Heroes And Goats On Film

In the history of film, sports movies are rarely recognized for greatness with awards. Much like comedies or horror films, sports on the silver screen are usually given short shrift by Academy voters, who are much more likely to give a nod to a prestige picture or historical drama.

But every now and then, a movie that uses sports as the backdrop to human drama overcomes the odds, moving audiences and the Academy to break tradition and grant it a nomination—or even an award. And for some reason, baseball and boxing seem to be the best bet among sports films.

Baseball has had a decent history at the Oscars, starting in 1942 with Pride of the Yankees, which stormed the Academy Awards with 11 nominations, taking home one for Best Film Editing. Two lesser-known movies include The Stratton Story—a 1949 film about a Major Leaguer who loses a leg—won Best Screenplay and Bang The Drum Slowly, an early Robert De Niro movie that caught a Best Supporting Actor nod for Vincent Gardenia.

Of the more well-known films on the baseball diamond, 1983’s The Natural earned Glenn Close a Best Supporting Actress nomination, along with nominations for Best Original Score, Best Cinematography and Best Art Direction; Bull Durham (1988) got a nod for Best Original Screenplay; Field of Dreams was nominated for three statues at the 1990 awards, going 0-for-3; while Moneyball earned six nominations at the 2011 Oscars, whiffing on every one.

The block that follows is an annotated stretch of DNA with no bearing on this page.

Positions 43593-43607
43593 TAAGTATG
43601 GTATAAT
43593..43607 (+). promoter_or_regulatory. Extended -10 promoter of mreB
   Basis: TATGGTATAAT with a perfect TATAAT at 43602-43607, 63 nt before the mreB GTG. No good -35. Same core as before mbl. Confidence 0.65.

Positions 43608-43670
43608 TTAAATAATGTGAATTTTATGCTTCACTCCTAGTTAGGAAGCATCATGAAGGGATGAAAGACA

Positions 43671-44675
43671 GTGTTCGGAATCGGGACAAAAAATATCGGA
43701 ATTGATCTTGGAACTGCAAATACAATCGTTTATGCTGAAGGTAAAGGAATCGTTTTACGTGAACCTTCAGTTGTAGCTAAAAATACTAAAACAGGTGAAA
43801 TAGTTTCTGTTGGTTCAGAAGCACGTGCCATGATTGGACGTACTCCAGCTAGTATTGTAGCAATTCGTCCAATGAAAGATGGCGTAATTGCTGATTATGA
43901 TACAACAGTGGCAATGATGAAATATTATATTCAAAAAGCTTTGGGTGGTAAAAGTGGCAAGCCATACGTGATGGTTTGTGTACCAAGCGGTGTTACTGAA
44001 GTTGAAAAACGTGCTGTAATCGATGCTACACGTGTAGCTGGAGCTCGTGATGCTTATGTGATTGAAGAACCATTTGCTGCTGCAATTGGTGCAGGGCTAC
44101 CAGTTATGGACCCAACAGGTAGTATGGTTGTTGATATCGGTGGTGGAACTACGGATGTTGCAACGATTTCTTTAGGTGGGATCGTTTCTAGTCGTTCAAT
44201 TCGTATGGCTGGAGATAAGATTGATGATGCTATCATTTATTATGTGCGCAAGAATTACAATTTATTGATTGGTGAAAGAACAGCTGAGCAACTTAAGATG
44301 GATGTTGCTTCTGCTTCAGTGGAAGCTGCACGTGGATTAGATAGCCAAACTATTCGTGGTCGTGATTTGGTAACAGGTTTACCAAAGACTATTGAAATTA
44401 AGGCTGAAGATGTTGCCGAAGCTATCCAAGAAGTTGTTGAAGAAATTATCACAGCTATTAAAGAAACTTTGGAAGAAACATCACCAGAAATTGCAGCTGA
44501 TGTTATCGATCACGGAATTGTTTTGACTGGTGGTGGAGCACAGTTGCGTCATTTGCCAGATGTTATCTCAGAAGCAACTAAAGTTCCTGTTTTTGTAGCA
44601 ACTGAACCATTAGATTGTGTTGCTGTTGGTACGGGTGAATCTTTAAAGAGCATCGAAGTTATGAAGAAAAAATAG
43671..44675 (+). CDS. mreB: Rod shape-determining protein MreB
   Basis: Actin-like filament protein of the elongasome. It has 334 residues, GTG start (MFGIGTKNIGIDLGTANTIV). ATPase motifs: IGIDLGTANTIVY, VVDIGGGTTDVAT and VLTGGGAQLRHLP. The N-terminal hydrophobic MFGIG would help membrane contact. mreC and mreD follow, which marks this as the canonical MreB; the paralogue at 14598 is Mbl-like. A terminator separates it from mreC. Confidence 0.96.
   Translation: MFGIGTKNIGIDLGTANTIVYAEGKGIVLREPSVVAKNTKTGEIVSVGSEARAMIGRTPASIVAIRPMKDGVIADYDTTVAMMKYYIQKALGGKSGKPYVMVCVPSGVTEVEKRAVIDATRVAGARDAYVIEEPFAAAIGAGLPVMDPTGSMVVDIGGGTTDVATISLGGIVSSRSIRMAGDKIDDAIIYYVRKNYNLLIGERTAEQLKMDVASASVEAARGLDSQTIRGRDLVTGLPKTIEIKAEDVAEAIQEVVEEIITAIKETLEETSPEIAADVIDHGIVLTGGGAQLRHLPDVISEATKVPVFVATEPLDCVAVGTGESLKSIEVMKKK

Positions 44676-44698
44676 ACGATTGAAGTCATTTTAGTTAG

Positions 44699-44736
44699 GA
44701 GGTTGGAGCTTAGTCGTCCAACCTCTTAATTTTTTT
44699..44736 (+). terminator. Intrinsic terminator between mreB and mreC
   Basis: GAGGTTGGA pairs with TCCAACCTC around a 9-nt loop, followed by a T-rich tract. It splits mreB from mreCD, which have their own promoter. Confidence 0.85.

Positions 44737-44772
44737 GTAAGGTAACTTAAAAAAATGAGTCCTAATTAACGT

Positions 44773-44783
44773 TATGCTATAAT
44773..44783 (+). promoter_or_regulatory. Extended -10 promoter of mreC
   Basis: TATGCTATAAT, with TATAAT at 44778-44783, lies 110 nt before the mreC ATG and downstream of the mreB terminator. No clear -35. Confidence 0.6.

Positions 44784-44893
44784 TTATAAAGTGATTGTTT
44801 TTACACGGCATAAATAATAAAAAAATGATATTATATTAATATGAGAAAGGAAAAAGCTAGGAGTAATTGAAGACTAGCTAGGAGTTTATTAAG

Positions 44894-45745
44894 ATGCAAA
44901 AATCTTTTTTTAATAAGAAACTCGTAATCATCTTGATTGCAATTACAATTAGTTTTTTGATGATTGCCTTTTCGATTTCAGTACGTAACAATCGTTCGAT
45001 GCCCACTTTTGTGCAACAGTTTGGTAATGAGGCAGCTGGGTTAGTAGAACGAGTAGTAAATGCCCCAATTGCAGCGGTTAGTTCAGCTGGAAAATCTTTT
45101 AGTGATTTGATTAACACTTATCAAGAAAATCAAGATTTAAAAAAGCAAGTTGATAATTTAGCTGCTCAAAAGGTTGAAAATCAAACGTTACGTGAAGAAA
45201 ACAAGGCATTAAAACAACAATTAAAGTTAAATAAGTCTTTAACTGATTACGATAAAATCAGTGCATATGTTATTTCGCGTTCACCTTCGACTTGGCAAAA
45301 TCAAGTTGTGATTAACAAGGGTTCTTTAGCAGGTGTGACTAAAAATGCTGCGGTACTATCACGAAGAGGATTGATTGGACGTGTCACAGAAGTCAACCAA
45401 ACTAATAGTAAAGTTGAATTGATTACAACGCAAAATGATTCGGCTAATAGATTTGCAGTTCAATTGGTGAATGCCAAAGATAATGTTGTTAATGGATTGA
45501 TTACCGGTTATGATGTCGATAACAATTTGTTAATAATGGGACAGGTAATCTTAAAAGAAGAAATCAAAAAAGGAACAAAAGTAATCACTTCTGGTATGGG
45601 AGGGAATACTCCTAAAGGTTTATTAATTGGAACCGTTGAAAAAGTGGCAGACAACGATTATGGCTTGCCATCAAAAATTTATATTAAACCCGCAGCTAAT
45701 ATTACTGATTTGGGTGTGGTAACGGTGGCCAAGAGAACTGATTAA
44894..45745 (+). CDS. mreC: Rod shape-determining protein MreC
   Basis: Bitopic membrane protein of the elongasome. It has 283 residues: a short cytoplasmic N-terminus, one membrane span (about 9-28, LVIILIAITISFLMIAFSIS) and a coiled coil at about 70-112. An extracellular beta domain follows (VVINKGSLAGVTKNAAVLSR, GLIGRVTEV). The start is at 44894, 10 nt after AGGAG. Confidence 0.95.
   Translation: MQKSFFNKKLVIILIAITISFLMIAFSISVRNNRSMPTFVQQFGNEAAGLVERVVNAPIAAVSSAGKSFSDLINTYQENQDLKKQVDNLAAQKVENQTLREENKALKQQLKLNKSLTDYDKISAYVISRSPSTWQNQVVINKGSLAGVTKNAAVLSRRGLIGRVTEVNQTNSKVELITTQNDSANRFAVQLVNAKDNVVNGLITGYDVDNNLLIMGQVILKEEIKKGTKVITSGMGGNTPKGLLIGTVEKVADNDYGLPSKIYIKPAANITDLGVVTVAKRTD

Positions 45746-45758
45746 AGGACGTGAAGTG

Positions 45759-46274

Boxing, on the other hand, seems to connect squarely with Academy voters on a more regular basis, with lesser-known films earning nominations starting way back in 1931 with The Champ, before The Prizefighter and the Lady (1933), Cain and Mabel (1936), Golden Boy (1939), Here Comes Mr. Jordan (1941), Body and Soul (1947), Champion (1949), The Quiet Man (1952), The Harder They Fall (1956) and Somebody Up There Likes Me (1956).

It wasn’t until 1970 that a more popular film earned a nomination with The Great White Hope. Then, Rocky entered the ring in 1976 to win Best Picture, director and film editing. While Raging Bull won for Best Actor in 1980 and after The Hurricane (1999) and Ali (2001) were nominated, but lost, Million Dollar Baby was a knockout in 2004 with wins for Best Picture, Best Actress, Best Supporting Actor and Best Director.

Cinderella Man (2005) lost all four of its nominations, but The Fighter (2010) earned Best Supporting Actor and Actress wins, before Creed (2015) fell short of a victory.

Other sports have seen some success—including The Blind Side (2009), The Longest Yard (1974), Hoosiers (1986), Jerry Maguire (1996), The Hustler (1961), Chariots Of Fire (1981), Hoop Dreams (1994), Seabiscuit (2003) and The Karate Kid (1984).

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Steve Mosco
Steve Mosco, the former editor-in-chief at Anton Media Group, is a columnist for Long Island Weekly's food and sports sections. He fancies himself a tastemaker, food influencer and king of all eaters.

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